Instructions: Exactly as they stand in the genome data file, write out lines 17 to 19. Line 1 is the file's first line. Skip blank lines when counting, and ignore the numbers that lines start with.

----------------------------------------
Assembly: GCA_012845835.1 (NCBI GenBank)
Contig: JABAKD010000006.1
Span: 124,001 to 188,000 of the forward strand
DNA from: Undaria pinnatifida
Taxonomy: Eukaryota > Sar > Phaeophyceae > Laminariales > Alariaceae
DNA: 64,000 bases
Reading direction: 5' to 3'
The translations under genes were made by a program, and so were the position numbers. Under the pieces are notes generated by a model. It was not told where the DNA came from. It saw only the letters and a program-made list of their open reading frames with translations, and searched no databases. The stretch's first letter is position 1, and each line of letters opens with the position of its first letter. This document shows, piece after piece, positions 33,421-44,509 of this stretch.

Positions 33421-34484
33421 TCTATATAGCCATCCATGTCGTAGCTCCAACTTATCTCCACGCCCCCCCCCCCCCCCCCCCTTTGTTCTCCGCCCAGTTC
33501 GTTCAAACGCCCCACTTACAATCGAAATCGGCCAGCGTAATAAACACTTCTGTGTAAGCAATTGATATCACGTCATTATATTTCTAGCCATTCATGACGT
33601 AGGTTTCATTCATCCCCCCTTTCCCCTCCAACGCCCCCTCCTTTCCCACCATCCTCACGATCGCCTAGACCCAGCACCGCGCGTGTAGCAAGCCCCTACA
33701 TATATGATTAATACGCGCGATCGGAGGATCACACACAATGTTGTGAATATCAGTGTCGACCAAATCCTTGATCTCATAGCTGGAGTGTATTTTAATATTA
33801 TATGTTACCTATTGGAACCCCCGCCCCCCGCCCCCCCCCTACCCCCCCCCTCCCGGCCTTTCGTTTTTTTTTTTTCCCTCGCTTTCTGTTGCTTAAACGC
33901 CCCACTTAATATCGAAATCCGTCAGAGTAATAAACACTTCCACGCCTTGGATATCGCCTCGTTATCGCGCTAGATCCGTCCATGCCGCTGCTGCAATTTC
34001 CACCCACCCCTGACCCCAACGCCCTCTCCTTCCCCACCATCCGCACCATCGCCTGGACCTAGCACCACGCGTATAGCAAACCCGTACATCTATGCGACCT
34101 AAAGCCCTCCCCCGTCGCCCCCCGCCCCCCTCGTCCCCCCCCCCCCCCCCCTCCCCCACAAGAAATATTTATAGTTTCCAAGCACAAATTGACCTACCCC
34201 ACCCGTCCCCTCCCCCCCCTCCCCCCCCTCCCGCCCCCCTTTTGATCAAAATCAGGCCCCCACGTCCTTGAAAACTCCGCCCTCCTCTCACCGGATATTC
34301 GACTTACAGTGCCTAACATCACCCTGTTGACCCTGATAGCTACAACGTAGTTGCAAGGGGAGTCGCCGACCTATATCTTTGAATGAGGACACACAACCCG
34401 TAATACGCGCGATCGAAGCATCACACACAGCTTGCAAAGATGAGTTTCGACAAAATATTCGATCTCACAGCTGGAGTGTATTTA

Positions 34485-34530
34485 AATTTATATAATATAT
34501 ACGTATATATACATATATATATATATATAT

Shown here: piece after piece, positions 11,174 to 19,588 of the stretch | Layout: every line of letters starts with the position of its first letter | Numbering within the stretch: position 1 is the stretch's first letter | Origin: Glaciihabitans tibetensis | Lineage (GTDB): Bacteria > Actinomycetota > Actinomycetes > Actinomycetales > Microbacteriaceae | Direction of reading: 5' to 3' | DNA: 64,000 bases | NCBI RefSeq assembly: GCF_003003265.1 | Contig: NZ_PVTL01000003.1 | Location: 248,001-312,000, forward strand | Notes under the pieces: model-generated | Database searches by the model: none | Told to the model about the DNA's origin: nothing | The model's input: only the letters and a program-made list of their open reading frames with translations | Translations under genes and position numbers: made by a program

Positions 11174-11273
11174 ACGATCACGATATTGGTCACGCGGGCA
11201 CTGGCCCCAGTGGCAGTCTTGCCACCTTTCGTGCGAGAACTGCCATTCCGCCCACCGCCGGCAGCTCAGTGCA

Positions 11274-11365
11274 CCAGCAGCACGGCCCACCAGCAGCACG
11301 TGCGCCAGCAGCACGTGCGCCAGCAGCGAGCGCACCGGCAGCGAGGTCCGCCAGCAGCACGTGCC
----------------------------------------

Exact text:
34101 AAAGCCCTCCCCCGTCGCCCCCCGCCCCCCTCGTCCCCCCCCCCCCCCCCCTCCCCCACAAGAAATATTTATAGTTTCCAAGCACAAATTGACCTACCCC
34201 ACCCGTCCCCTCCCCCCCCTCCCCCCCCTCCCGCCCCCCTTTTGATCAAAATCAGGCCCCCACGTCCTTGAAAACTCCGCCCTCCTCTCACCGGATATTC
34301 GACTTACAGTGCCTAACATCACCCTGTTGACCCTGATAGCTACAACGTAGTTGCAAGGGGAGTCGCCGACCTATATCTTTGAATGAGGACACACAACCCG